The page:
The very fact that your project can be described as having high worth may be the reason participation in it is so willingly given. Little outright influencing is needed after presenting your plan to your influencees, for your idea is probably speaking for itself. Typically, in high worth / willing participation situations, the individuals involved have worked together before or know each other well or know you well. Consequently, trust and positive feelings run high.
Q3: Low Conflict / Low Worth
There is a danger here, however. It’s called groupthink. When the members of a group like each other and the leader, they are less contentious or questioning than they might otherwise be. The unspoken need to conform socially may in fact cause some decisions to be made before their time.
- The Solution
Ask one person (ideally, the most analytical thinker among you) to deliberately play the role of devil’s advocate. He will purposely rain on the collective parade whenever it seems the group is being swept away by their own enthusiasm. This person will ask questions, cite data, get outside opinions – whatever is necessary to ensure final decisions have been subjected to the scrutiny they deserve.
Properly channeled, conflict may be the best thing that can happen to your influence efforts. But it must be the kind of conflict that is characterized by debate rather than vitriolic observations. If there is low conflict, there is probably low interest. As a group moves from the opening stage of the project (at which they are assembling and getting to know one another) to the conflict stage, questions, challenges, and territoriality issues can and should emerge. Until agendas are uncovered and conflict resolved, the team will not be able to move to the productive stage (at which agreement is reached on operational concerns) and will not ever achieve the accomplishment stage (at which objectives are met). If there is little external conflict, there may be little worth associated with the project. People simply do not care enough to object to it.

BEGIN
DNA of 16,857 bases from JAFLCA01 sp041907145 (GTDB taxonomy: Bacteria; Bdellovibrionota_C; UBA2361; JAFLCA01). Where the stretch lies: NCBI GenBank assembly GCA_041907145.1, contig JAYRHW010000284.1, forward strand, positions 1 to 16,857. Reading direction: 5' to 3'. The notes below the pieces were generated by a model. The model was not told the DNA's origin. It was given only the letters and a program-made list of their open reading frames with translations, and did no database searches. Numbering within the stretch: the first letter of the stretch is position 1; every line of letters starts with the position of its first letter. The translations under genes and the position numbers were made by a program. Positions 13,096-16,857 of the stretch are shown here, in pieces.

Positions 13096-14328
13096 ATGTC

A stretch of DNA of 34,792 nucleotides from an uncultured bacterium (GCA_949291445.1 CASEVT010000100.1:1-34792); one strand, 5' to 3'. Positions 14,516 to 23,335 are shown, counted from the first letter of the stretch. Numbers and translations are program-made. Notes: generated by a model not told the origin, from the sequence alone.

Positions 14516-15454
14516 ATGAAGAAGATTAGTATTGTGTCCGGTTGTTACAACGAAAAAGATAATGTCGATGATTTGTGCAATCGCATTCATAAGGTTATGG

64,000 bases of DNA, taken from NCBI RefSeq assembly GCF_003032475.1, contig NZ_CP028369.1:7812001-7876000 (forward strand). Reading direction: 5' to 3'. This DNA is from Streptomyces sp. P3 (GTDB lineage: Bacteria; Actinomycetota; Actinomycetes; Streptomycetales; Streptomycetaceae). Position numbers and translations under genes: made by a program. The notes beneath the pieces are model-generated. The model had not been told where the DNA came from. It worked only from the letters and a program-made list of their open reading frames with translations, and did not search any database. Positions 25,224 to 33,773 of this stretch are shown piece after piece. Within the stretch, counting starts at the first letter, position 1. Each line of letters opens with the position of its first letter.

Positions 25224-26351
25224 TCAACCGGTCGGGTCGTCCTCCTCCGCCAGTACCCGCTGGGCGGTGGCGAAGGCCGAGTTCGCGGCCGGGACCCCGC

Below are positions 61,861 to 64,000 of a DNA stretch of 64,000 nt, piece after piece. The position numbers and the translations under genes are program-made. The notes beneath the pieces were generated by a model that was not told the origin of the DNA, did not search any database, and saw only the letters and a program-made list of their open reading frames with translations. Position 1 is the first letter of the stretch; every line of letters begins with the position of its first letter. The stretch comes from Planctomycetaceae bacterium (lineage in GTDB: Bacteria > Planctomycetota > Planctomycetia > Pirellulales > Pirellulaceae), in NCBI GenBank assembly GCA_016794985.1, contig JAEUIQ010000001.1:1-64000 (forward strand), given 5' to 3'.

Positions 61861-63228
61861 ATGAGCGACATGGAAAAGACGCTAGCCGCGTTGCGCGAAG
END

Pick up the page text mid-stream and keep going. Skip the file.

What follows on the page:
If the majority continues to evince little faith in the project, you will either have to resell it, repackage it, reject it, or resurrect it later.
- The Problem
There may be two problems associated with low conflict / low worth. The lack of conflict may not be a lack of interest at all. Rather, something else may be governing the reactions of those you have chosen to influence. For example, if your position is senior to theirs, they may not be speaking up for fear of jeopardizing their standing.
- The Solution